The controller then moves on to thermals, monitoring operating temperature and adjusting fan control as necessary to keep the temperature where the GPU wants it. AMD wants fan speed consistency with PowerTune (much like NVIDIA) and they’re ramping up and down more moderately than letting the GPU get to a set point, then sending the fan to crazy speeds. It can do that when necessary, but that’s not preferable.
Now we get to performance. Obviously we aren’t able to test this like we have with every other GPU in the last three years, so we’re a bit in the dark as to how this performs in practice. In AMD’s graph, it sure looks a lot like NVIDIA’s boost 2.0 implementation. The GPU will go up and run at its max frequency until its power limit and/or temperature reaches a certain point. Once there, the GPU will continuously adjust its frequency to keep power levels and temperatures in check. Sound familiar? Yea, it’s because NVIDIA has been doing this as well since Boost 2.0 came out with its TITAN GPU.
Interestingly, where the HD 7970 had the same number of ROPs as it did compute units, the R9 290 series has 64 ROPs for 44 compute units. Thus, there are more render backends to handle all the data processing that the R9 290 series’ GPUs can put out. There is a solid bump in stream processors (2816 in the 290X vs. 2048 in the HD 7970) and the ROPs were doubled from 32 to 64. All of that processing power and the larger pipeline are needed to handle gaming at 4K resolutions.
AMD has supplied some 4K gaming numbers and (depending on the detail settings, etc) the R9 290X is actually capable of driving a 4K display at over 30 FPS in several modern titles. That’s nothing to sneeze about.
With the R9 290 series, AMD is changing up how they handle Crossfire. Rather than using a Crossfire cable, they are doing away with cables altogether and are running communication between the two GPUs through the PCIe bus. This will work with Catalyst frame pacing and they say it will have no adverse affect versus an external bridge. If this marketing slide is accurate about scaling, the new Crossfire has great potential.
The last slide we have for you today is the actual R9 290 series specification slide. Note that I’ve blacked out half of this – the embargo today covers only the R9 290X. You’ll have to wait a little bit for the R9 290. Two items not discussed have been clockspeed and frame buffer size. The R9 290X clocks in at “up to” 1GHz. As far as I can tell, they will not operate there all the time like we’ve become used to on the HD 7970 GPUs. The clockspeed will dynamically vary just like NVIDIA’s boost does. It remains to be seen how that will go and we’ll bring you the scoop on actual clock speeds as soon as we get one of these in our hands, which – believe me – we’re working on.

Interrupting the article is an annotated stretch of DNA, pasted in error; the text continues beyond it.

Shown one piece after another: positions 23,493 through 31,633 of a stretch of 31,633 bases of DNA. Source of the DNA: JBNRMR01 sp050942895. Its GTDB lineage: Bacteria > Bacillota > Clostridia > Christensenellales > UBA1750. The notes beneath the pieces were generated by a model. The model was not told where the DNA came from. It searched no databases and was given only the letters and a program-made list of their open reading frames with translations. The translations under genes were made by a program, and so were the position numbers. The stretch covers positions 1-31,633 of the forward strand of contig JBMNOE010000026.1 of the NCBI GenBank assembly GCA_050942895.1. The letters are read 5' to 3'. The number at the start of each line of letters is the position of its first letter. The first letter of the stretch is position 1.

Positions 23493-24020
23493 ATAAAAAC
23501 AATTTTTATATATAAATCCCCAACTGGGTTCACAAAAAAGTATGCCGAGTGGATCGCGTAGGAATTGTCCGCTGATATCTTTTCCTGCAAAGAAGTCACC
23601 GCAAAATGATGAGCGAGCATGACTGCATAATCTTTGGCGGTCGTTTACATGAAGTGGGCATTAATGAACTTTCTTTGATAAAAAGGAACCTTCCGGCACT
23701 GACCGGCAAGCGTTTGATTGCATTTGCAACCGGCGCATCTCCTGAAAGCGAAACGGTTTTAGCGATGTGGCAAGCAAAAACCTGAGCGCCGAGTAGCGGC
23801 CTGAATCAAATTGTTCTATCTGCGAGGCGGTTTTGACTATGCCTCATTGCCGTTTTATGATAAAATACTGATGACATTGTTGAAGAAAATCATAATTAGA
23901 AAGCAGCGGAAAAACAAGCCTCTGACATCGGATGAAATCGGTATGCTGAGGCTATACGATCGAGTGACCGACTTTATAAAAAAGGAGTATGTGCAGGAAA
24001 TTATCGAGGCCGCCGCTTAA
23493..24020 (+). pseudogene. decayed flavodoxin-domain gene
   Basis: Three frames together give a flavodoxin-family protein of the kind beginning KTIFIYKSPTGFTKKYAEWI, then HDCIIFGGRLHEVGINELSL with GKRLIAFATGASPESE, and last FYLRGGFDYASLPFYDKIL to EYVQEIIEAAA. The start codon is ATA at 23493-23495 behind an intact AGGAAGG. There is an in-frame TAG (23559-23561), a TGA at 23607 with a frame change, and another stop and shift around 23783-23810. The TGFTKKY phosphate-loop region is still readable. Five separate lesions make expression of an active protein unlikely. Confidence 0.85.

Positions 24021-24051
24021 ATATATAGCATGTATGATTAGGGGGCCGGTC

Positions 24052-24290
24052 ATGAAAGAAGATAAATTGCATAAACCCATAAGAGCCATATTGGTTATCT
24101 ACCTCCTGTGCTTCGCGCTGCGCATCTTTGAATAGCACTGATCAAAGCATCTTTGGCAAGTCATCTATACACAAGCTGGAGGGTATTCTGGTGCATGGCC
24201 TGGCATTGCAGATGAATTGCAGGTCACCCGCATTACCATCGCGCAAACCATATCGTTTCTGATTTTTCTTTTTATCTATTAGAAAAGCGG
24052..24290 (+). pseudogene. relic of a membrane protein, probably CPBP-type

As for price, AMD is shooting for ultra-competitive versus the GTX 780 (assuming the rumors are correct and the R9 290X is able to beat it). MSRP for the reference R9 290 is $549. That’s under cutting the cheapest GTX 780 by a full hundred bucks. Let’s hear it for GPU price wars; they’re good for everybody!
Well, that’s all we’ve got for you unfortunately. We’re working diligently to obtain an R9 290X sample to bring you results from our testing suite and, more importantly, show you how well it can overclock. In the mean time, at least we have an idea of what the new GPUs will feature and how they operate. We’ll update this article with links to sites that AMD did get cards to so you can see how the new GPUs perform. We are slated to get a sample of the 290X’s little brother, so expect a review on that when its NDA lifts.
As far as our opinion goes so far, it seems like another HD 7970 launch – they’re “out” and this is a hard launch, but supply might be slim for now. Hey, at least we have AMD’s two year old GPUs still, and for significantly less money…with a different model number, no less!
Until next time kiddies, thanks for reading.
Editor’s Note: The following links have performance numbers: